Harnessing the Power of Light to See and Treat Breast Cancer

images[9]Our objective is to exploit the wealth of physiological, metabolic, morphological and molecular sources of optical contrast to develop novel strategies that focus on two breast cancer applications: tumor margin assessment and prediction of response to neo-adjuvant therapy. The proposed aims of this grant are expected to result in three major contributions. The first has the most immediate impact. An optically based strategy that can quickly and non-destructively detect positive tumor margins will decrease the need for re-excision surgery and thereby decrease the local recurrence rate and rate of distant metastases in women electing BCS. Gaining insight into the physiological, metabolic, morphological and molecular sources of heterogeneity within and among tumors and how they are modulated by therapy, drug resistance and metastatic potential will directly benefit prognostication, prediction of outcome and planning of cancer therapies. With these tools, clinicians and clinical researchers can get a better understanding of this disease and how it might react to a drug. Basic science researchers could use it as an informed approach to study tumor biology and assay the effect of novel therapeutic agents in vivo. Personal Author N. Ramanujam
For more info please go to: http://www.ntis.gov/search/product.aspx?ABBR=ADA594106 or call NTIS 1-800-553-6847 Mon – Fri 8am – 5pm est

Eliminating Crystals in Non-Oxide Optical Fiber Preforms and Optical Fibers

images[7]Non-oxide fiber optics such as heavy metal fluoride and chalcogenide glasses are extensively used in infrared transmitting applications such as communication systems, chemical sensors, and laser fiber guides for cutting, welding and medical surgery. The addition of rare earths such as erbium, enable these materials to be used as fiber laser and amplifiers. Some of these glasses however are very susceptible to crystallization. Even small crystals can lead to light scatter and a high attenuation coefficient, limiting their usefulness. Previously two research teams found that microgravity suppressed crystallization in heavy metal fluoride glasses. Looking for a less expensive method to suppress crystallization, ground based research was performed utilizing an axial magnetic field. The experiments revealed identical results to those obtained via microgravity processing. This research then led to a patented process for eliminating crystals in optical fiber preforms and the resulting optical fibers. In this paper, the microgravity results will be reviewed as well as patents and papers relating to the use of magnetic fields in various material and glass processing applications. Finally our patent to eliminate crystals in non-oxide glasses utilizing a magnetic field will be detailed.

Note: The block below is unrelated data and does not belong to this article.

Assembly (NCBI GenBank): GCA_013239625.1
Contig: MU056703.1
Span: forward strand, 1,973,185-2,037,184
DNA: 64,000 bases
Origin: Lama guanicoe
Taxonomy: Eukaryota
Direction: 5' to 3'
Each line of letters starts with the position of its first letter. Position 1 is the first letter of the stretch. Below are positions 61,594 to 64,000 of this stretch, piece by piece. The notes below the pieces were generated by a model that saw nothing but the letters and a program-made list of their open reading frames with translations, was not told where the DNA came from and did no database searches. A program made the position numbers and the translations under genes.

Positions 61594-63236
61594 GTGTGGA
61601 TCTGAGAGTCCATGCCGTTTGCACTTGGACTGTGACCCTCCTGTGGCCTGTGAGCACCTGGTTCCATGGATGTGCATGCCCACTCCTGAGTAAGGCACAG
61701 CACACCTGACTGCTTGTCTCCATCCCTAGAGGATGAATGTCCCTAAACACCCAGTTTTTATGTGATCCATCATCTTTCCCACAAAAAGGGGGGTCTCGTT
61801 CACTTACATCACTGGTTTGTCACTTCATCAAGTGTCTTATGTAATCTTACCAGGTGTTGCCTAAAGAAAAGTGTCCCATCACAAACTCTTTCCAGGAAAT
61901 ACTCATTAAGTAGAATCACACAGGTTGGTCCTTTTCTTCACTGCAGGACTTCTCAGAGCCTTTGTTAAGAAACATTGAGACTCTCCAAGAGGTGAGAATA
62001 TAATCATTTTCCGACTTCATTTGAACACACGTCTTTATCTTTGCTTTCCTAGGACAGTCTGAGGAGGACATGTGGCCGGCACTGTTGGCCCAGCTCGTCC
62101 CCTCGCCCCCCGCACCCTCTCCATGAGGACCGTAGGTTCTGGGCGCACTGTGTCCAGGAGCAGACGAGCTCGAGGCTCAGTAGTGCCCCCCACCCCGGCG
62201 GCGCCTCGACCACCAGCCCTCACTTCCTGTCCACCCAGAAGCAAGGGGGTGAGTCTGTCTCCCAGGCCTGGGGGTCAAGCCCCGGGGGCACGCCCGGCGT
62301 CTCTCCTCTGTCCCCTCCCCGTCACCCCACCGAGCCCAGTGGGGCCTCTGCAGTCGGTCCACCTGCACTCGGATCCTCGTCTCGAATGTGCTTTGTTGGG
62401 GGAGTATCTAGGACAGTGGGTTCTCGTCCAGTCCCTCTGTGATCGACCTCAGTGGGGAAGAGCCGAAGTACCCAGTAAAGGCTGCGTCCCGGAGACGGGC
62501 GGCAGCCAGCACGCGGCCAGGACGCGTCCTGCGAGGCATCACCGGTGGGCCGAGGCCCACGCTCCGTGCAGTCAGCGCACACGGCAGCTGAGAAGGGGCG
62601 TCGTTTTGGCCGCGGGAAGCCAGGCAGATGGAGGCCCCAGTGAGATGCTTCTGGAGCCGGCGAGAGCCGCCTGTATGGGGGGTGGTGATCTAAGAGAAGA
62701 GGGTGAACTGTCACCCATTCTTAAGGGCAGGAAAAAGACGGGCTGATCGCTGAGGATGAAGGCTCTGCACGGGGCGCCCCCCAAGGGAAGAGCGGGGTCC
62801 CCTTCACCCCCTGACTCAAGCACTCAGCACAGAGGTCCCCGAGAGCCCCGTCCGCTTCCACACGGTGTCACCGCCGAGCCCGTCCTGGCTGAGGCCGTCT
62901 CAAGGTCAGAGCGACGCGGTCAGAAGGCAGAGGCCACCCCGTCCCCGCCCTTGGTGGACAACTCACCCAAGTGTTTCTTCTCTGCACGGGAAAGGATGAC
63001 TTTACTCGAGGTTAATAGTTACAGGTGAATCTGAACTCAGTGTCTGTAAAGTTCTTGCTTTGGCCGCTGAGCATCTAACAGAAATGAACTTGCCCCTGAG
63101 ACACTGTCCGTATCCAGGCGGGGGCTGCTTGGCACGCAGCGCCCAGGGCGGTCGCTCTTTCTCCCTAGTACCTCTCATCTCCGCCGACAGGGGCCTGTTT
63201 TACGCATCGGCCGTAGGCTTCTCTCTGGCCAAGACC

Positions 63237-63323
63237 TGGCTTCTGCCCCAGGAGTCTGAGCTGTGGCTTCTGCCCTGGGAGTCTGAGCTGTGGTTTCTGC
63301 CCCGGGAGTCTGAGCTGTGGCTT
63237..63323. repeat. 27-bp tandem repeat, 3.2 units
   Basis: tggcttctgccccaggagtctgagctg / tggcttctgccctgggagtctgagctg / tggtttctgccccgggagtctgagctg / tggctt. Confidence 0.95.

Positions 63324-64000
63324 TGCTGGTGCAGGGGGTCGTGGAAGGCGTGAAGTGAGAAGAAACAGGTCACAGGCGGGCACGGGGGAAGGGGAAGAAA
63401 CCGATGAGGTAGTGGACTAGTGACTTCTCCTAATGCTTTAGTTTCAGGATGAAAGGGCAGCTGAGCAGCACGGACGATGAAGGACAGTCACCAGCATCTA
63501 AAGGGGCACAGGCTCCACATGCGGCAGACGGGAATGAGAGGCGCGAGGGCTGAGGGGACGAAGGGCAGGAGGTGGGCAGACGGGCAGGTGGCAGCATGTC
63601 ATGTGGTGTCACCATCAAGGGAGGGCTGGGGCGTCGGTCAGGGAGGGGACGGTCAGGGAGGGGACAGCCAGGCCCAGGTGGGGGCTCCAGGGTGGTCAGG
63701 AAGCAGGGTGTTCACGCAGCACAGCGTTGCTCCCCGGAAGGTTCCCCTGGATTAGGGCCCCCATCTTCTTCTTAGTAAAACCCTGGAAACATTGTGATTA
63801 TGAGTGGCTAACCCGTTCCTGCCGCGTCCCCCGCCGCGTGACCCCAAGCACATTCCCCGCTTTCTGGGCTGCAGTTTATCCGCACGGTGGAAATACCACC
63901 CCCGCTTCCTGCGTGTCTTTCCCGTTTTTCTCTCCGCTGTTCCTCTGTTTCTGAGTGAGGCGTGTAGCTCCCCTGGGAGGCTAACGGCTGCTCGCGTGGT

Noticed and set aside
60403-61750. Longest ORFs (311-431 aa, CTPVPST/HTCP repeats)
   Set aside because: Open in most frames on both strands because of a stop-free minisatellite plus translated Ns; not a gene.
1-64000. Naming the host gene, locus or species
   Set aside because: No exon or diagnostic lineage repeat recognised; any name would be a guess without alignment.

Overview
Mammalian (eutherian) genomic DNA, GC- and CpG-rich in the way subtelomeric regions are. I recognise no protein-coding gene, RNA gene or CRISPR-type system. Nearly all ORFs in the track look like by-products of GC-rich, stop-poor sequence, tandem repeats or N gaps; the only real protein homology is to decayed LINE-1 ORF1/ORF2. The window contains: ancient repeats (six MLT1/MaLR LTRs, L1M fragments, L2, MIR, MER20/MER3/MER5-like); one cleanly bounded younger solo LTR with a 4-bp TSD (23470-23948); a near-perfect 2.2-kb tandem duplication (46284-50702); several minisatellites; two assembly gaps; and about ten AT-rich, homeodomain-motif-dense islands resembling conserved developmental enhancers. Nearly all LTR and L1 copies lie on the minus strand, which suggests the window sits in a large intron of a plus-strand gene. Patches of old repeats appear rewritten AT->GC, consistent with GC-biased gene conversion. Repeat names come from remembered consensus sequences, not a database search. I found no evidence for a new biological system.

Personal Author D. S. Tucker M. R. LaPointe http://www.ntis.gov/search/product.aspx?ABBR=N20120016709 or call NTIS 800-553-6847 M – F 8am – 5pm est
For more info: